[gccsdk] Shared library status update
alan_baa at hotmail.com
Mon Jan 28 10:25:38 GMT 2008
> On Sat, 26 Jan 2008 13:13:37 Adam wrote:
> In message , Peter Naulls wrote:
>> alan buckley wrote:
>>>> On Thu, 24 Jan 2008 14:06:51 -0800 Peter Naulls wrote:
>>>> Can we please sum up in a series of bullet points exactly how it's
>>>> going to work? I admit I haven't followed this awfully closely,
>>>> but I suspect even for those who have but aren't overly familiar
>>>> with the subject, it might not be obvious. I'm after some details,
>>>> but don't get too carried away.
>>> This is what I'm proposing, but I'm don't know if it's agreed upon.
>>>>From a users perspective.
>>> 1. Download a new application !SharedMan.
> Something else which occurred to me:
>>> 3. I'm not sure where !SharedLib should
>>> go. Is it !Boot.Resources or is it somewhere
>>> in the System directory.
> Does SharedMan need to be separate to SharedLib?
I believe it was one of Martin's points.
As !SharedLib doesn't rely in anyway on !SharedMan I thought it better
if the two were kept separate. This way !SharedMan could be replaced
or not used at all.
> 4. Drop the new library onto the window presented and it will give a
> summary of it and tell you if it's already installed, needs something
> else - etc. I don't think you've said anything about the format of the
> library distributions themselves - presumably it would be similar
> (identical?)to the RiscPkg format?
I've re-added this from your other reply. The format is identical to
RiscPkg. The point of my idea is to use this existing technology.
>> [snip lots of steps]
>> To be honest, I really don't like this.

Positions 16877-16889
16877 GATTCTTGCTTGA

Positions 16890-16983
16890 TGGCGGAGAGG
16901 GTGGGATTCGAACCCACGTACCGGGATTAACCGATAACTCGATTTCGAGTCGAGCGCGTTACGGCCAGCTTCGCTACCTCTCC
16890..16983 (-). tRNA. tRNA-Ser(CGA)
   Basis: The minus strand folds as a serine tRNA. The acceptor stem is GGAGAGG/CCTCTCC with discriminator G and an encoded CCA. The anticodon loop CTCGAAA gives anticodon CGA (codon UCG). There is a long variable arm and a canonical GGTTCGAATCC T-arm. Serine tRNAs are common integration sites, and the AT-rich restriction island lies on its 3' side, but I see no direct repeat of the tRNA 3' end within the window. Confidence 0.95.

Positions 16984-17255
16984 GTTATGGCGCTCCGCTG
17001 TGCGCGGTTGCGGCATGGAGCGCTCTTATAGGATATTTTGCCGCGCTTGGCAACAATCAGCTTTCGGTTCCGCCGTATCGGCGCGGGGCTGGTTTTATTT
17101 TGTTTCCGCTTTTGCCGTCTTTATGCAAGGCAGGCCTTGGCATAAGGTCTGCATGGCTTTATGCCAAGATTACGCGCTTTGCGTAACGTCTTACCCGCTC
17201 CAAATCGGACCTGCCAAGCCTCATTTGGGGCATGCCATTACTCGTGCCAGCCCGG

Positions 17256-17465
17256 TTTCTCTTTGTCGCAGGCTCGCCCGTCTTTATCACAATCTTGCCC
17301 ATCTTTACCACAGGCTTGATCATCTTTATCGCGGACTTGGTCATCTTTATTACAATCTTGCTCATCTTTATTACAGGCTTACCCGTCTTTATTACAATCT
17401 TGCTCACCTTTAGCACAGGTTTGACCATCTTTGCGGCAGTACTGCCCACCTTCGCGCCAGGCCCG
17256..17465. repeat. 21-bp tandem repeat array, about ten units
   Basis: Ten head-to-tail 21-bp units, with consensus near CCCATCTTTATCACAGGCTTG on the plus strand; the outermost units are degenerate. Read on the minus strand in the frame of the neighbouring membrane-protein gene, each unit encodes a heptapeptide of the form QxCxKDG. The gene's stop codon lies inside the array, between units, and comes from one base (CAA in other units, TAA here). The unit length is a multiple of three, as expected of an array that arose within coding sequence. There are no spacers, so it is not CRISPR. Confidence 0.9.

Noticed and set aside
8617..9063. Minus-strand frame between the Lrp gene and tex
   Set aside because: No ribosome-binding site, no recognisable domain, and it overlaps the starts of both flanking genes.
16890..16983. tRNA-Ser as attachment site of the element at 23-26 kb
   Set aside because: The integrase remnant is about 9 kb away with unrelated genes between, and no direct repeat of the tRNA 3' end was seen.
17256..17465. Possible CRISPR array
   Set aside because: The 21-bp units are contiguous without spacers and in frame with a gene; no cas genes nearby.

> It's a shame you couldn't contribute earlier on :(
>> It's the antithesis of what packaging and automated installing is all
>> about. Yes, for development purposes and occasional manual
>> intervention, there needs to be a semi-manual install process.
>> But most of the time, I really don't care. If an application requires
>> shared libraries, then dependencies should take care of it. Any
>> manager will be downloaded and installed automatically, as will the
>> libraries themselves. Yes, display some kind of process, and yes,
>> have a way of displaying what's installed, yes. But don't make me,
>> and more important even users, who want it to "just work" perform any
>> kind of manual steps.
> I'm not quite clear about what you're suggesting. Is it anything other
> than RiscPkg? If not, Alan's scheme incorporates that already. If
> someone chooses to use RiscPkg (and the application author packages
> their app) then everything can be done from inside RiscPkg.
>> It has been precisely this point that has been a huge hindrance with
>> users installing software, even if it's "obvious" how to download and
>> unzip/drag/copy files.
> I agree we shouldn't assume things about what's "obvious" to users - but
> that's where this thread started, so hopefully we're moved forward
> already. :)
Unfortunately if the users want to manually install these libraries, I can't
see any way of making it simpler.
Personally I would want to use !RiscPkg for installation. An ideal solution
for me would be to be able to insist that the users need to use the
existing package manager. This is definately the easiest way for users
to install anything in my opinion.
This already gives the ability to drop packages on to the !RiscPkg icon
if you really want to install them manually. (I've used this for testing).
The reasons I've come down this route are:
1. I want whatever scheme that comes into place to be able to
peacefully co-exist with the Package manager.
2. It appears there is a resistance in the RISC OS community to using
a package manager.
3. The work done for the riscpkg package manager already covers all
the versioning and installation features required for installing shared
libraries, so it seems to make sense to use this as part of any
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